Philip S. Foner, US Labor and the Vietnam War
(NY: International Publishers) 1989
Part 2 of a review by Jacqueline R. Smetak
By the following year, there was a movement--the Trade Union Division of SANE, established 3 May 1966. Public revelations that year about AFL-CIO collaboration with the CIA led to an open break between UAW President Walter Reuther, who had been working with SANE for a long time, and George Meany. Organized efforts within unions against the Vietnam war were also increasing. In response, the AFL-CIO Executive Council issued a statement in August of 1966:
Clearly, it was going to be a long and ugly fight.
In 1968, candidate for president Richard Nixon took advantage of growing disagreements among normally Democratic voters to win the election by polarizing them. As Clark Dougan, Samuel Lipsman, et al. note:
Although the New Hampshire primaries did topple the president, it was a local phenomenon. The Labor Assembly for Peace, established in November of 1967, did hail Eugene McCarthy's victory but did not urge its chapters to work for him. As Foner states, "it was not easy to arouse labor interest in a Vietnam peace policy which, as they saw it, would affect wartime prosperity, bringing a reduction of billions in defense spending and a drop in manufacturing employment." (66) Besides, McCarthy was indifferent to labor issues.
But the next two years saw a dramatic increase in Labor involvement in the peace movement. Walter Reuther took the UAW out of the AFL-CIO and in June of 1969, the Teamsters and the Auto Workers formed the Alliance for Labor Action which called for an immediate end to the war, a far more militant stand than the call for negotiations issued by the Labor Assembly for Peace. Also in 1969, the newly formed New Mobilization Committee to End the War in Vietnam made a concerted effort to include Labor. Radical students, realizing that their power was limited, joined workers on the picket lines--most notably in the 1969 strike against GE--to connect peace with economic issues. In brief, the supposedly unbridgeable gap between peace activists and Labor was being bridge. George Meany's response was that "those demanding withdrawal from Vietnam [were] creating obstacles to a negotiated settlement." (Foner: 88)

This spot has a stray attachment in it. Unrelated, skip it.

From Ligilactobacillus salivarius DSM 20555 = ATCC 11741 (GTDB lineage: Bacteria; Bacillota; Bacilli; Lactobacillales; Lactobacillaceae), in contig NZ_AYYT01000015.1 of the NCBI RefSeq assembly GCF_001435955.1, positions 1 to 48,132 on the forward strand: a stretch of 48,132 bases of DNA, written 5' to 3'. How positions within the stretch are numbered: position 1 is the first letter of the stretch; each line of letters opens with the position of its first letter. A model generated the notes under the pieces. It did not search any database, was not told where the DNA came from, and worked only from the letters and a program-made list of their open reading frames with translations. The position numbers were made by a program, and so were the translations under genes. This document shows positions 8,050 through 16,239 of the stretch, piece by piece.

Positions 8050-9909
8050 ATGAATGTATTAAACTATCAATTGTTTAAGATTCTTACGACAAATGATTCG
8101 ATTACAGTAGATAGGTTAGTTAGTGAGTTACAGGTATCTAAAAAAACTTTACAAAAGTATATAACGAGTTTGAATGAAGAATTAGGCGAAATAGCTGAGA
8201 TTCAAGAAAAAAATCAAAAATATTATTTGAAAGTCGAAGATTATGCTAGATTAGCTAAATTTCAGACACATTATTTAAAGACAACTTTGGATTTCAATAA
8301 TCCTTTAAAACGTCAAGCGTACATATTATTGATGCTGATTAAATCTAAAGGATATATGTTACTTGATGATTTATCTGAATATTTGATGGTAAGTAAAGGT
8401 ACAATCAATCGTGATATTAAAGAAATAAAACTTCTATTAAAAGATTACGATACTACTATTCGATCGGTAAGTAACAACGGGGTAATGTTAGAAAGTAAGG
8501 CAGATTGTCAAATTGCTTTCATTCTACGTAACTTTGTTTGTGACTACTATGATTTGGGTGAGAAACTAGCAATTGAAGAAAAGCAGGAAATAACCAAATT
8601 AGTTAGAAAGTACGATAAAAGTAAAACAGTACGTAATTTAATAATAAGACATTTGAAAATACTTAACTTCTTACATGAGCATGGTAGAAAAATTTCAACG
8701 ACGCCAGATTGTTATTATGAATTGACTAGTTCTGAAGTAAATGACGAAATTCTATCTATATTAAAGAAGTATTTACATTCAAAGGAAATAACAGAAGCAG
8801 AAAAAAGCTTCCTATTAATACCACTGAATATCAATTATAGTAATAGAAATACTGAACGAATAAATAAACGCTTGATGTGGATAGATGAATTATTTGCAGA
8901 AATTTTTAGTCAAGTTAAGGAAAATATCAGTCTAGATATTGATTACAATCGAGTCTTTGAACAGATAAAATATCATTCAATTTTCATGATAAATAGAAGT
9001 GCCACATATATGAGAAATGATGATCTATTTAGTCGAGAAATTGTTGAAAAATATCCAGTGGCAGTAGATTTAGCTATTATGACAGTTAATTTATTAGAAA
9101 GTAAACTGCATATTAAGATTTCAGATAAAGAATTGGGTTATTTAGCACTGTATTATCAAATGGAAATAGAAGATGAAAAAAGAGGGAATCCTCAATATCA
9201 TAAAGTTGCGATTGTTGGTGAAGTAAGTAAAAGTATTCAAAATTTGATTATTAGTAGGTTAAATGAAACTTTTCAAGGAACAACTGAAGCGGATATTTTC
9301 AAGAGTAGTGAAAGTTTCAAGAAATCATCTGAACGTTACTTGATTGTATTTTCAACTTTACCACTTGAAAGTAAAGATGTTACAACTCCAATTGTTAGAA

This would continue until the end of the war as more and more unions openly disagreed with the Executive Council. As of 1972, four million of the twenty-one million workers represented by unions were represented by dissenting unions, and in the presidential elections of that year, half of all union households voted for McGovern even though the AFL-CIO had refused to endorse him. Meany, at least on this issue, was losing control.
In essence, Foner is refuting several commonly held views regarding workers and their relationship to the war and the antiwar movement. The notion that workers overwhelmingly supported the war was refuted at the time by public opinion polls although the common perception, at the time, was that workers did support the war. Foner blames the media. He states:
And there was also the matter of "Bloody Friday," 9 May 1970, when some three hundred New York City construction workers attacked antiwar demonstrators protesting the Kent State killings. On 20 May, construction workers staged a massive pro-war rally in New York which Peter Brennan, president of the Building and Construction Trades Council of Greater New York, claimed was spontaneous. As it turned out, union officials and construction firms organized these events, paying workers who participated and docking the pay of those who refused.